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Subject Theoretical Linguistics » Semantics

DOI: 10.1111/b.9780631207498.1997.00003.x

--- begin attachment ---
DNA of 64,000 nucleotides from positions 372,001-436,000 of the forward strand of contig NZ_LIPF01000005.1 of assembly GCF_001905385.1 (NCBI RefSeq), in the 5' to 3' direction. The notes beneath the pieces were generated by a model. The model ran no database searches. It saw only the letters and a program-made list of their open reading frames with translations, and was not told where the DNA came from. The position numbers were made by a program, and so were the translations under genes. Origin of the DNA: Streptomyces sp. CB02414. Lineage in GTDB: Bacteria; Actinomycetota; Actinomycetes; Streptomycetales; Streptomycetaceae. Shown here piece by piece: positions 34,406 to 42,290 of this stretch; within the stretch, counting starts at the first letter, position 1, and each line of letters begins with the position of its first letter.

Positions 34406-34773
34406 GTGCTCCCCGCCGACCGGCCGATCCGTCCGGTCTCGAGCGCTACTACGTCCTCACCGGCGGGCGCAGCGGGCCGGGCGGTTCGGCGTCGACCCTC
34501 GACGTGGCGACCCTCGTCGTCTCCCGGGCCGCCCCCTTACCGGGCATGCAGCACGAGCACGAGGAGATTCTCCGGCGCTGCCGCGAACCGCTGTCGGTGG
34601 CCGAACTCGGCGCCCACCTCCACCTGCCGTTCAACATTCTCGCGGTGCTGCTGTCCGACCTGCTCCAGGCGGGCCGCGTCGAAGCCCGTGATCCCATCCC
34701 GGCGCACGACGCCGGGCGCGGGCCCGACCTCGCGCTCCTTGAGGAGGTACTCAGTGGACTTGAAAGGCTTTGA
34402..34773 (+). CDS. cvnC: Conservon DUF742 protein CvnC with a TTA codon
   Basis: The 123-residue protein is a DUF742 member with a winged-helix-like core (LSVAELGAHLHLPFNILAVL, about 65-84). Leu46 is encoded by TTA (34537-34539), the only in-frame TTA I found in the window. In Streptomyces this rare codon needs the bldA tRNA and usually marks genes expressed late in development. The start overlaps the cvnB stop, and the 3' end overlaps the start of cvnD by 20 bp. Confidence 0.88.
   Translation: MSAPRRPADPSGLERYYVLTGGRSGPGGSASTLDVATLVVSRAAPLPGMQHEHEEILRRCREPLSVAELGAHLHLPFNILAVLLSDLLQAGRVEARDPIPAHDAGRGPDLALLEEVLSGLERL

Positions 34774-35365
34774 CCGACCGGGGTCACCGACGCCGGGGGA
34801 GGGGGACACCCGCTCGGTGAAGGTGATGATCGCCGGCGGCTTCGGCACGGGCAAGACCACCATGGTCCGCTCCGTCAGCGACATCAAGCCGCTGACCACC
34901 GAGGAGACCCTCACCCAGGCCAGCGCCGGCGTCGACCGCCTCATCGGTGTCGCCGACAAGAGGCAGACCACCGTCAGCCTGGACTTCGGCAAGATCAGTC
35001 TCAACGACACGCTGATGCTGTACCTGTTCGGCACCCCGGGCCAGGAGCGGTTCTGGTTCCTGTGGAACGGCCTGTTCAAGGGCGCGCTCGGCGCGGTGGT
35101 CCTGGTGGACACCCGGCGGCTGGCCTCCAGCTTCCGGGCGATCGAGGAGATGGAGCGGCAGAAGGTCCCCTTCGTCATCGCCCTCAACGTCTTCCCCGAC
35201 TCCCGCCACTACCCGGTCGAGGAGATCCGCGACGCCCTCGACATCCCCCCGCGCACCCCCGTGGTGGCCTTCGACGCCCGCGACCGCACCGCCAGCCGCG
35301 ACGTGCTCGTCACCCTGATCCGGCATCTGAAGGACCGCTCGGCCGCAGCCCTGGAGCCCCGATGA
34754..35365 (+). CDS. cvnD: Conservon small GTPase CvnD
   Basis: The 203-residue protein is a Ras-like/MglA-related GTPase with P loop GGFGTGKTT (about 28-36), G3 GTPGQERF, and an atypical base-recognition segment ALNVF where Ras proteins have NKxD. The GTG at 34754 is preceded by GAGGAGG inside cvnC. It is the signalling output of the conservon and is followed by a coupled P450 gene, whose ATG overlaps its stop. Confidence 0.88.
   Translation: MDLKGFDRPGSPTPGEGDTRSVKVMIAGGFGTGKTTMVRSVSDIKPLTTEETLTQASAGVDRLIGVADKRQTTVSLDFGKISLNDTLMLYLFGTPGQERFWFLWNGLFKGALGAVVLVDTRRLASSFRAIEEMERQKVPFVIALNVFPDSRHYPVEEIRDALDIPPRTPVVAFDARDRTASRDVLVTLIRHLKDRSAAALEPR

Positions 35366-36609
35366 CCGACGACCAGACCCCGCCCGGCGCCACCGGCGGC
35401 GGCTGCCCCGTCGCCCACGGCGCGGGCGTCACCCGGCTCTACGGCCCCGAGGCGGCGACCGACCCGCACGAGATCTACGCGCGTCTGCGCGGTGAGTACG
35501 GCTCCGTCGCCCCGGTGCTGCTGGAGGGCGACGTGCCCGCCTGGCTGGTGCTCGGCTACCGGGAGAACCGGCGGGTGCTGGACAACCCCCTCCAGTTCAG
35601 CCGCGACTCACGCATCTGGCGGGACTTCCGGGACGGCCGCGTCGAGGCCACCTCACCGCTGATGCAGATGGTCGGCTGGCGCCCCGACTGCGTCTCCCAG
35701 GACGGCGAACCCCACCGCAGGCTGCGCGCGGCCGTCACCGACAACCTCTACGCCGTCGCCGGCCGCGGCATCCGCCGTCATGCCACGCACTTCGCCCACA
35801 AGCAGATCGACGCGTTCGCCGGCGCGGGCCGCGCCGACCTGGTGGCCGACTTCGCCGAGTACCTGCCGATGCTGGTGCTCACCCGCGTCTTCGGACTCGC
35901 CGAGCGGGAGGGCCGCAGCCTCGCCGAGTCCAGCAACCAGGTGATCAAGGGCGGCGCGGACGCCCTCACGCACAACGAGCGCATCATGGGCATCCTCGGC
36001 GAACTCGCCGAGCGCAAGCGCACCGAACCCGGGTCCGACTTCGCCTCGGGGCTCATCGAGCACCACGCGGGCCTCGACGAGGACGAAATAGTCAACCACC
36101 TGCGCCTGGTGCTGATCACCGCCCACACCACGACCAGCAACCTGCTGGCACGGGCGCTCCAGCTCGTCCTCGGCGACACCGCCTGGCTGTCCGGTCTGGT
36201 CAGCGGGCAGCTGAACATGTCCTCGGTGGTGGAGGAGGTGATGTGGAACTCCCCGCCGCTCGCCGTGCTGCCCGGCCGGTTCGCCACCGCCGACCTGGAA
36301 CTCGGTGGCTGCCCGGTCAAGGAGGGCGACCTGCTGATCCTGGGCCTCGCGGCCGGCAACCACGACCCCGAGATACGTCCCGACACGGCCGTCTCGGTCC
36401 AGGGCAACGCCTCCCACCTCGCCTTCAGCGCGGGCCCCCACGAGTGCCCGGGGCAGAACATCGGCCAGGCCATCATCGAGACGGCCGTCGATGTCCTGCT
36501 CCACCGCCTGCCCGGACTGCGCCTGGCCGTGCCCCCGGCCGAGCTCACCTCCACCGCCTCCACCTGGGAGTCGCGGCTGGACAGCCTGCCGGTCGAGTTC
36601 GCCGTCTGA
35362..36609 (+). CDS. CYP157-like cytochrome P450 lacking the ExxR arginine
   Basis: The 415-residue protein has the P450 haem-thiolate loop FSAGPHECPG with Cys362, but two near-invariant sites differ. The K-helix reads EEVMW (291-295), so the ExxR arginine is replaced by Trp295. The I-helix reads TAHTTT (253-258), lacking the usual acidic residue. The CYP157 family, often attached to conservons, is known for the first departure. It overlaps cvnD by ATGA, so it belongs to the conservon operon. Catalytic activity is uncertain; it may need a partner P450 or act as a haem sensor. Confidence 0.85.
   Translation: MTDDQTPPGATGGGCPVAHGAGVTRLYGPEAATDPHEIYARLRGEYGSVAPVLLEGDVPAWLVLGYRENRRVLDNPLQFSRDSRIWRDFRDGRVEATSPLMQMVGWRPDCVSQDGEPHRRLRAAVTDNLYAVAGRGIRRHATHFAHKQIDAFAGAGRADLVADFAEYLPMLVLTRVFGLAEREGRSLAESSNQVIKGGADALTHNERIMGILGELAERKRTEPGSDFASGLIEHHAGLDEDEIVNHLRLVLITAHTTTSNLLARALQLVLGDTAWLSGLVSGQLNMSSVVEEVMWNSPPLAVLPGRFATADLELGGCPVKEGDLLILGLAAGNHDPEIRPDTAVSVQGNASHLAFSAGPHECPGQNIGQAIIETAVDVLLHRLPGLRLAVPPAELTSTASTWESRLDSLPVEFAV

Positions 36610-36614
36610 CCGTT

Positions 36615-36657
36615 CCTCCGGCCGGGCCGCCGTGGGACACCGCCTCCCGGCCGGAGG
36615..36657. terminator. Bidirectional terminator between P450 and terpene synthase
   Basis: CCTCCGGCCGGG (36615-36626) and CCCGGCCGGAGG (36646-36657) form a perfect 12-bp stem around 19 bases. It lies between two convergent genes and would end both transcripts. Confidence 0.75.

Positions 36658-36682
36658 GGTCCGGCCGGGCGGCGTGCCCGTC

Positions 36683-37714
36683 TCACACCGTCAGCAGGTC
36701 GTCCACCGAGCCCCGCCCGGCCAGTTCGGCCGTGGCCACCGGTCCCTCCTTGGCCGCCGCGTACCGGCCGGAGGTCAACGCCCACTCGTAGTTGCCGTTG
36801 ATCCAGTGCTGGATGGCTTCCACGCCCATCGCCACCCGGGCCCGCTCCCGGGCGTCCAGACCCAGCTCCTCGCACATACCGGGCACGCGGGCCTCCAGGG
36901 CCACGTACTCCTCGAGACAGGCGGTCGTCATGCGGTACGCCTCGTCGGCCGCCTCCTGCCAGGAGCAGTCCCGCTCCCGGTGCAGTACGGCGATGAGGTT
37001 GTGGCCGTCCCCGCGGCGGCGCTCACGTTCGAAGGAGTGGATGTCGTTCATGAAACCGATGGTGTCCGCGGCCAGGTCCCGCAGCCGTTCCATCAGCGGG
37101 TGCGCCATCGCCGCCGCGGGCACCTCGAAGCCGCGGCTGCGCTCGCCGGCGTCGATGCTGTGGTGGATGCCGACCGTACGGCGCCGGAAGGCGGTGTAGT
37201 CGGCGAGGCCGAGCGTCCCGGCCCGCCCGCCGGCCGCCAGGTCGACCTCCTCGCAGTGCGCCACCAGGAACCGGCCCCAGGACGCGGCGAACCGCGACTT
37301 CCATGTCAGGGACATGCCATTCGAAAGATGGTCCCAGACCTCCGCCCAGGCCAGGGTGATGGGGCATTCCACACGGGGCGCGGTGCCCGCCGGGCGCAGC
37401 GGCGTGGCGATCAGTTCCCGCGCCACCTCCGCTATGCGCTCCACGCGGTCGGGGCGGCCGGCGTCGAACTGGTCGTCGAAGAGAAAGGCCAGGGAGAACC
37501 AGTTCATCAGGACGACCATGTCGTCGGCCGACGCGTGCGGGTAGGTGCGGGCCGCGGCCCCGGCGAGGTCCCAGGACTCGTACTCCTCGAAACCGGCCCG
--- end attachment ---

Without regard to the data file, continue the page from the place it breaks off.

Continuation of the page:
In the past twenty-five years semantics has moved from a peripheral status in the theory of grammar to a central role in linguistic research. At the beginning of the 1970s most linguists working within generative grammar regarded linguistic semantics as an underdeveloped field without a clearly specified formal framework or a well-defined research programme. The following comment from Chomsky (1971) reflects this widely held view. In the domain of semantics there are, needless to say, problems of fact and principle that have barely been approached, and there is no reasonably concrete or well-defined “theory of semantic representation” to which one can refer. I will, however, assume here that such a system can be developed, and that it makes sense to speak of the ways in which the inherent meaning of a sentence, characterized in some still-to-be-discovered system of representation, is related to various aspects of its form. (p.183) The situation changed soon after the publication of Chomsky's paper. The appearance of Montague's “Proper Treatment of Quantification in Ordinary English” (PTQ) in 1973 provided a model for developing a formal semantic theory of natural language. Specifically, Montague constructed a theory of semantic representation in which the model theoretic interpretations of natural language sentences (and expressions generally) are built up by rules operating in ... log in or subscribe to read full text

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